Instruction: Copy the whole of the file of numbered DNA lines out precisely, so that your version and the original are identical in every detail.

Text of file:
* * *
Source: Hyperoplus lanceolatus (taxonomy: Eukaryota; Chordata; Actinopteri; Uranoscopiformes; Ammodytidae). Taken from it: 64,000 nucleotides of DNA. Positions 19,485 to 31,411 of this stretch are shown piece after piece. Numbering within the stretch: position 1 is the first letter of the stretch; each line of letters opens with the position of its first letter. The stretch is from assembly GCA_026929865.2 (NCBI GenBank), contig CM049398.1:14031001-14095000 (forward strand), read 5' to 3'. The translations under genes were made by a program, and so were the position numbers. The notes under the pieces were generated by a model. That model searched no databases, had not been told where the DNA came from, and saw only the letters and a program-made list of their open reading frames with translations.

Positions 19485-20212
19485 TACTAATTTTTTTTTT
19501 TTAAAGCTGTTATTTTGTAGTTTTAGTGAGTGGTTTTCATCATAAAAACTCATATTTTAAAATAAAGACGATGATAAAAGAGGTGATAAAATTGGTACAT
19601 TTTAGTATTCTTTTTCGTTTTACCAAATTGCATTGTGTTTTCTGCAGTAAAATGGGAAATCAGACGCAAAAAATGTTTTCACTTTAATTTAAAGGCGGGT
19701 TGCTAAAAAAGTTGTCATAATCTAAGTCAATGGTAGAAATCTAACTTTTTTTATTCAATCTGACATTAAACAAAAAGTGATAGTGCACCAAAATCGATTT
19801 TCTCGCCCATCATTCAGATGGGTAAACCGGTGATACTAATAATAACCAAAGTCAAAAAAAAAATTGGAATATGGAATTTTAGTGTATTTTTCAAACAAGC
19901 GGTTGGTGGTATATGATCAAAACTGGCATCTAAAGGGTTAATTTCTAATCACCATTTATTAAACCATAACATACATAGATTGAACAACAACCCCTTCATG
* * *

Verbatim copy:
Source: Hyperoplus lanceolatus (taxonomy: Eukaryota; Chordata; Actinopteri; Uranoscopiformes; Ammodytidae). Taken from it: 64,000 nucleotides of DNA. Positions 19,485 to 31,411 of this stretch are shown piece after piece. Numbering within the stretch: position 1 is the first letter of the stretch; each line of letters opens with the position of its first letter. The stretch is from assembly GCA_026929865.2 (NCBI GenBank), contig CM049398.1:14031001-14095000 (forward strand), read 5' to 3'. The translations under genes were made by a program, and so were the position numbers. The notes under the pieces were generated by a model. That model searched no databases, had not been told where the DNA came from, and saw only the letters and a program-made list of their open reading frames with translations.

Positions 19485-20212
19485 TACTAATTTTTTTTTT
19501 TTAAAGCTGTTATTTTGTAGTTTTAGTGAGTGGTTTTCATCATAAAAACTCATATTTTAAAATAAAGACGATGATAAAAGAGGTGATAAAATTGGTACAT
19601 TTTAGTATTCTTTTTCGTTTTACCAAATTGCATTGTGTTTTCTGCAGTAAAATGGGAAATCAGACGCAAAAAATGTTTTCACTTTAATTTAAAGGCGGGT
19701 TGCTAAAAAAGTTGTCATAATCTAAGTCAATGGTAGAAATCTAACTTTTTTTATTCAATCTGACATTAAACAAAAAGTGATAGTGCACCAAAATCGATTT
19801 TCTCGCCCATCATTCAGATGGGTAAACCGGTGATACTAATAATAACCAAAGTCAAAAAAAAAATTGGAATATGGAATTTTAGTGTATTTTTCAAACAAGC
19901 GGTTGGTGGTATATGATCAAAACTGGCATCTAAAGGGTTAATTTCTAATCACCATTTATTAAACCATAACATACATAGATTGAACAACAACCCCTTCATG